Of course, my first post for Blogging.la would be about local eats.
The memory of Saturday’s beautiful sunny and warm afternoon was washed away by the downward deluge of cloud piss known as LA rain today. Yeah, yeah…this H20 stuff is good and all, but not when I’m lifting heavy furniture and climbing up stairs, veins bulging in the same way my Levis look when I watch that lesbian scene in Mulholland Drive. Considering the great possibility one of us would slip and fall, injure our gonads or other precious body parts, we decided to postpone my friend’s moving plans for a less aquatic condition. Instead we headed over to Little Tokyo to dry off and warm our dampened spirits and Hanes His/Her Way at the shabu-shabu house, Zakuro. For those who haven’t had this japanese culinary experience, shabu-shabu (which is a Japanese onomotopoeia for “swish-swish”) is basically a hotpot where vegetables, noodle, tofu and thinly sliced meats are quickly cooked in boiling kombu (seaweed) infused broth, then dipped into a citrus-infused ponzu sauce or a sesame-peanut sauce. Its like a fondue party of sorts…but there’s no cheese or funny dressed swiss folk. We ordered five plates of thinly sliced beef that probably could be run thru and printed upon with my HP printer, alongside a small plate of udon (thick) noodles, rice noodles, cabbage, carrots, and tofu. A central hotpot bubbles and boils for all to dunk in a communal free for all. Fortunately everything cooks in increments of tens of seconds, so gratification comes quicker than in a Hollywood backalley. Overall the meal was quite delicious and satisfying, but I did note that there was not a piece of kombu in the broth, nor yuzu to squeeze (a japanese citrus that makes all the difference between good and sublime). Considering the meal was free, as a token of my friend’s gratitude for lifting more wood than John Holmes that afternoon, I wasn’t in the mood to complain at all. And of course, the rain had stopped when we finished our meal.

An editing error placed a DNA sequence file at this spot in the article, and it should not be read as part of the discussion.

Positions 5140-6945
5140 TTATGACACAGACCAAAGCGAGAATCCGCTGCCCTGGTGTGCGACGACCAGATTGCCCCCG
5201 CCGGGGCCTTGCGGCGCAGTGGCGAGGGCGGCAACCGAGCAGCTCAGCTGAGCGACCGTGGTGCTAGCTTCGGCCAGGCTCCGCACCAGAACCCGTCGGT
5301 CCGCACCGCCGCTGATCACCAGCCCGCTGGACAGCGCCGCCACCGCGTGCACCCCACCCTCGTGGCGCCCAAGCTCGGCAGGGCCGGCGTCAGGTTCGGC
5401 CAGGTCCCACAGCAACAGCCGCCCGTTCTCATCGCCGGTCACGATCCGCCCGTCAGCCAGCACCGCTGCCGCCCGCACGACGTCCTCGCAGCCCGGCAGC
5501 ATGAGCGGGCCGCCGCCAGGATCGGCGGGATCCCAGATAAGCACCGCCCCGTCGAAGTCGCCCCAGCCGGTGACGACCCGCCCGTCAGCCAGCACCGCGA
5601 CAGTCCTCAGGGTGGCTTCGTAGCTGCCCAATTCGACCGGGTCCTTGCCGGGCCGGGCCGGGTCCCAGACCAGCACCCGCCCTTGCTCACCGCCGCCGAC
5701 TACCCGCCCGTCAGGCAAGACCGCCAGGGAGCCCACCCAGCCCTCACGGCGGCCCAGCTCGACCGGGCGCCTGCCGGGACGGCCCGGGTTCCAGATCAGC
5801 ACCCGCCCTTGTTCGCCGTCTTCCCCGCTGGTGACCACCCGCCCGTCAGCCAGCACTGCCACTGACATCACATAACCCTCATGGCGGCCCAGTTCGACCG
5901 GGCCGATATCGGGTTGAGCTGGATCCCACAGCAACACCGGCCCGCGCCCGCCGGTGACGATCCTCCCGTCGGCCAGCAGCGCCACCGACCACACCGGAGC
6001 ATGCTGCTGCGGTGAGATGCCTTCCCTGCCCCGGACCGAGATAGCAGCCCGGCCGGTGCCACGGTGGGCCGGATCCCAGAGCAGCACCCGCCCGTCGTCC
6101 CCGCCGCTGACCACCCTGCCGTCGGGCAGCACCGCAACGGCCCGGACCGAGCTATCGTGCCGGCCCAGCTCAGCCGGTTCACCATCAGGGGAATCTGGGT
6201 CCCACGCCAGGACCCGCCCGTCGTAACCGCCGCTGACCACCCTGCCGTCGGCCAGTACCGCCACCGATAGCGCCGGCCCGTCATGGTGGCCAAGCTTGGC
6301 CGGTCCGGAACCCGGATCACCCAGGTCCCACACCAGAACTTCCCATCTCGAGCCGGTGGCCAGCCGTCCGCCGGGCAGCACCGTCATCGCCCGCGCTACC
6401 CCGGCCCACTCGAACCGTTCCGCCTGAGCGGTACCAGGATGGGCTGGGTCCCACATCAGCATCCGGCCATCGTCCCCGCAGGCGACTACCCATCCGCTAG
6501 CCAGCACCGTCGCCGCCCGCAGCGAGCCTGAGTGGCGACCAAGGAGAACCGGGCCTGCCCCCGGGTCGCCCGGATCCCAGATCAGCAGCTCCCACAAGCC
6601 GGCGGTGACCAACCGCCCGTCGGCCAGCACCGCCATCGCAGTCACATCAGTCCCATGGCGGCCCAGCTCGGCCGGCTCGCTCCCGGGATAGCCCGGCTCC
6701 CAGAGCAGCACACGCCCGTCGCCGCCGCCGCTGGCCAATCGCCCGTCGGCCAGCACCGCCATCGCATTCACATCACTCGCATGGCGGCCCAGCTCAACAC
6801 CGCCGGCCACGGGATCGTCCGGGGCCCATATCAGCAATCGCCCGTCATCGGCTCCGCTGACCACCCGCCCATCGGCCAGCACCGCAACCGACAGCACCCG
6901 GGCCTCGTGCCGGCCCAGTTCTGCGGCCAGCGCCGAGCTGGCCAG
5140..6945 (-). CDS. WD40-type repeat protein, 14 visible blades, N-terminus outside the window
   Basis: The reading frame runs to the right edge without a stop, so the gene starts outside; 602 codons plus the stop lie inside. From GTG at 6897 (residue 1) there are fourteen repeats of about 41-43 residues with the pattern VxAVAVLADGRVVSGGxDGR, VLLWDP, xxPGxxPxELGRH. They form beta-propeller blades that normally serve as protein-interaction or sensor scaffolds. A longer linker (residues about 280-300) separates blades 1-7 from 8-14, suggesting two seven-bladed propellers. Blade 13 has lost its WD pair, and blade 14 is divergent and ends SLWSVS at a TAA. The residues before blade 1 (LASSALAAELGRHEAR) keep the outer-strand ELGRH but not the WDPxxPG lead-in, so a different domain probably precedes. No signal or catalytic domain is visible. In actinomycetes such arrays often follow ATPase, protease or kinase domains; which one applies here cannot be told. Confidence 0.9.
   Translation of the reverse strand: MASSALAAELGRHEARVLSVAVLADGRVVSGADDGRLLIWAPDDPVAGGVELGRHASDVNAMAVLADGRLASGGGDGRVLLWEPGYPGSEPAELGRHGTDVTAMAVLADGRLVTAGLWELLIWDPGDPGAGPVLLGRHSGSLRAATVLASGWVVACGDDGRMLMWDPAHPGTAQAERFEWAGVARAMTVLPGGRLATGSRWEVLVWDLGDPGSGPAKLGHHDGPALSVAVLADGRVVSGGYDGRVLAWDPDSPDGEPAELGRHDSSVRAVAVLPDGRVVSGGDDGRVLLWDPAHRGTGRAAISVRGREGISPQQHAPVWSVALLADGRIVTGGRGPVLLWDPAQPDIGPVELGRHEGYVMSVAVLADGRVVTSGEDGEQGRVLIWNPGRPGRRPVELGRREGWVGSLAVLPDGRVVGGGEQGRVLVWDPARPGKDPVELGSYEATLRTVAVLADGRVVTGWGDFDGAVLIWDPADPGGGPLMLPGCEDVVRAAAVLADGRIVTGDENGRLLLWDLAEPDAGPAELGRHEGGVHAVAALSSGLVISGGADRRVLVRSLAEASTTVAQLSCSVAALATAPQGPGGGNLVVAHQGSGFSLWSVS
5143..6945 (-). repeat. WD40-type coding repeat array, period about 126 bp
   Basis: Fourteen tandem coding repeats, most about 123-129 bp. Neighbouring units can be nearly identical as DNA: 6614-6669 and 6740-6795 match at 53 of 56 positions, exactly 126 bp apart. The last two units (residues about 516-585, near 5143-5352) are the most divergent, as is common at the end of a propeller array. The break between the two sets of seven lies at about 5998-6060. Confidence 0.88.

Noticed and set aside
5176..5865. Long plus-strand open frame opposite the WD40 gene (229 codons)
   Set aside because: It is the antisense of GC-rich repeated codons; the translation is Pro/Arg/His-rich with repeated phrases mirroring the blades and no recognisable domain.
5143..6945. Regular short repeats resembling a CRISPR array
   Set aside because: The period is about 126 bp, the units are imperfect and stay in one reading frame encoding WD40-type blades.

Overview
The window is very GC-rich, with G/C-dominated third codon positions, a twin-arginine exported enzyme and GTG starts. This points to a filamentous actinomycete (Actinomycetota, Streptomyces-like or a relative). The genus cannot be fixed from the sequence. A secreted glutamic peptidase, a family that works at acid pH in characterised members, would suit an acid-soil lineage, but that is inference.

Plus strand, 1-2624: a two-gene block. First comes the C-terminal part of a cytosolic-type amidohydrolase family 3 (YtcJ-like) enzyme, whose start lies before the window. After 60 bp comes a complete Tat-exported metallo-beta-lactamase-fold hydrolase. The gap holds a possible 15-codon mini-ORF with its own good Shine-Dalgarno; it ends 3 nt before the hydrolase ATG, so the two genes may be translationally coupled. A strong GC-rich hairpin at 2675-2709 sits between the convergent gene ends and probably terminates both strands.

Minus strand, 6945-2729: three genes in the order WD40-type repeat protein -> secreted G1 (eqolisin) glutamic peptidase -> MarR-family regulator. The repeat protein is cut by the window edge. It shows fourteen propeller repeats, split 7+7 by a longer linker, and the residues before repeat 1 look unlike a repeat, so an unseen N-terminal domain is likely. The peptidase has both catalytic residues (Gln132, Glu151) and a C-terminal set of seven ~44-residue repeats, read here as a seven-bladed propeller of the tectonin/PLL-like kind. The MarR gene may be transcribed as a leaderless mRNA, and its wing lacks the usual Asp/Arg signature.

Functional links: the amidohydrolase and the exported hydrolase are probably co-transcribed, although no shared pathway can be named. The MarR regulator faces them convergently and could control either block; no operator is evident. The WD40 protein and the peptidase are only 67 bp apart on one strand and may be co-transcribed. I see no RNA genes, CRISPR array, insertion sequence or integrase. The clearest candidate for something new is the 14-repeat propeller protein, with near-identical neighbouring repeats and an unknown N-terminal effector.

You would think after stuffing yourself silly with plates of beef one would be too full to consider dessert. But being in Little Tokyo means making room at all costs, because there’s just too damn much in terms of foods that make you go yummmmm. Since I was the most seasoned of Little Tokyo diners, I decided to forgo the more typical mochi ice cream route and take my friends to get some imagawa-yaki, japanese pancakes with sweet red beans inside, at Mitsuru Cafe in the Japanese Village Plaza. I was raised as a wee lad staring thru the front window while these japanese old world treats were poured, flipped, and sandwiched right before my enamored eyes. They’re thrown into a foil lined bag which is meant to keep them hot and toasty, but usually the pastries don’t last long enough to be stored away. For $1 these are an amazing treat to finish your meal with, and I haven’t met one person whose eyes haven’t grown rounder and in approving fashion when they take that first virgin bite into those buns (oops, this is sounding like a post for another sorta blogging community). We left Little Tokyo this afternoon happier and more round in the belly, and that’s always a good conclusion to a rainy afternoon.